Rob Gonsalves is fascinated with the twilight zone between worlds.
The Canadian artist creates crisp, detailed acrylic paintings that walk that boundary by simultaneously representing both worlds, and the seemingly impossible connection between them, in the same image.
You will see people casually refer to his work as surreal, but I think it would be more correct to use the term “Magic Realism”, simply because Surrealism relies on images from the subconscious and Gonsalves works are much closer in intention to Escher’s carefully constructed excursions into the nature of perception and thought.
As you explore his work, you’ll see several themes that Gonsalves likes to return to and investigate repeatedly, much like Monet painting the same haystack multiple times.
The largest group consists of the merging of worlds of differing scale, a series of elaborate variations on a theme first explored by Escher in a woodcut that is one of my favorites of his, Still Life snd Street.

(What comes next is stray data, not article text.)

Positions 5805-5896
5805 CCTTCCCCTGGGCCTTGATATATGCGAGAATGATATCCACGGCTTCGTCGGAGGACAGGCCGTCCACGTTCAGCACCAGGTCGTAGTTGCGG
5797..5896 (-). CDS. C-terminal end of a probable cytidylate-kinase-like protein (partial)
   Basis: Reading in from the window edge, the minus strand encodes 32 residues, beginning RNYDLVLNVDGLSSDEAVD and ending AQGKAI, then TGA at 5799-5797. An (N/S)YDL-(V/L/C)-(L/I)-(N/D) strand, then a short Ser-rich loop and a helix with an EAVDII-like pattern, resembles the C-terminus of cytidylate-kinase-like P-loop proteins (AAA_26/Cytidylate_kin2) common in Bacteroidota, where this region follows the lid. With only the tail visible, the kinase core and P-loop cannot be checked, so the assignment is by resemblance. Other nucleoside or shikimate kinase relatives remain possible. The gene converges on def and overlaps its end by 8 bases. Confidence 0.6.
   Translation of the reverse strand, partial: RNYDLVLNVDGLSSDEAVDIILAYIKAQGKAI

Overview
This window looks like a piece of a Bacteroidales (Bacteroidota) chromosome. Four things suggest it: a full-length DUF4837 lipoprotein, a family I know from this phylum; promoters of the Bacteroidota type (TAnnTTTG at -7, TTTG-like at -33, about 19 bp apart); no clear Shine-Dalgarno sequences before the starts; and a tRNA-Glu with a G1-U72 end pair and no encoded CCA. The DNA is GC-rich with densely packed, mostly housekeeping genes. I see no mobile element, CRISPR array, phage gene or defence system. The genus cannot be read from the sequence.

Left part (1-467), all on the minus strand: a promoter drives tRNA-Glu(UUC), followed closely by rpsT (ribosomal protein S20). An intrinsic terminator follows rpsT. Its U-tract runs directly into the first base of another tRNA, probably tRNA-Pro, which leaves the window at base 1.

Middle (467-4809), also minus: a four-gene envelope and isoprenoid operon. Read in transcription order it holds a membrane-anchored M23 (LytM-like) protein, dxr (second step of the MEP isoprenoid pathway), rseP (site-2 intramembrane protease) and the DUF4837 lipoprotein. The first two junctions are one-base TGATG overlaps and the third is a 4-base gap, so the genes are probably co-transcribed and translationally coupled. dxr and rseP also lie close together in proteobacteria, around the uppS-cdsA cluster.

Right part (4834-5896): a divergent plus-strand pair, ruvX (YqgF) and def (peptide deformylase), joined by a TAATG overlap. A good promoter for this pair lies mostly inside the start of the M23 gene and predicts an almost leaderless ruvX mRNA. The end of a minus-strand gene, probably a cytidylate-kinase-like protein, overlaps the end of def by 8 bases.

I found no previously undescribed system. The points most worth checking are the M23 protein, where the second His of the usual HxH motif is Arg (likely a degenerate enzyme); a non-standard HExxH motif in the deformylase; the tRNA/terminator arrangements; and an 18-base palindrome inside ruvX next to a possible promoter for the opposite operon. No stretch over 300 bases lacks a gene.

The other large theme is that of the blending of two worlds by similarities of repeated shape, again a favorite theme of Escher, but explored by Gonsalves in paintings that allow for the effects of color and atmosphere to carry some of the transition between the perceived realities.
Gonsalves’ ability to carry off these transitions is so effective that it’s often difficult to pin down exactly where in the image your mind makes the mental shift from one point of view to the other.
He explores other, smaller themes that lean more toward Magritte’s colorful collisions of realities. Among my favorites are Gonsalves’ wonderful images of what appear to be bodies of water in the distance that are revealed to be mirrored tiles in the foreground.
There are two volumes of Gonsalves’ work, accompanied by lyrical text and aimed at children. One is night-themed, Imagine A Night, the other, Imagine a Day, features daylight images and has text by Sarah L. Thompson.
Take some time and let Rob Gonsalves walk you along that shifting path where the boundaries of “here” and “there” shimmer and change with the merest movement of an eye.
Link via Kottke.org.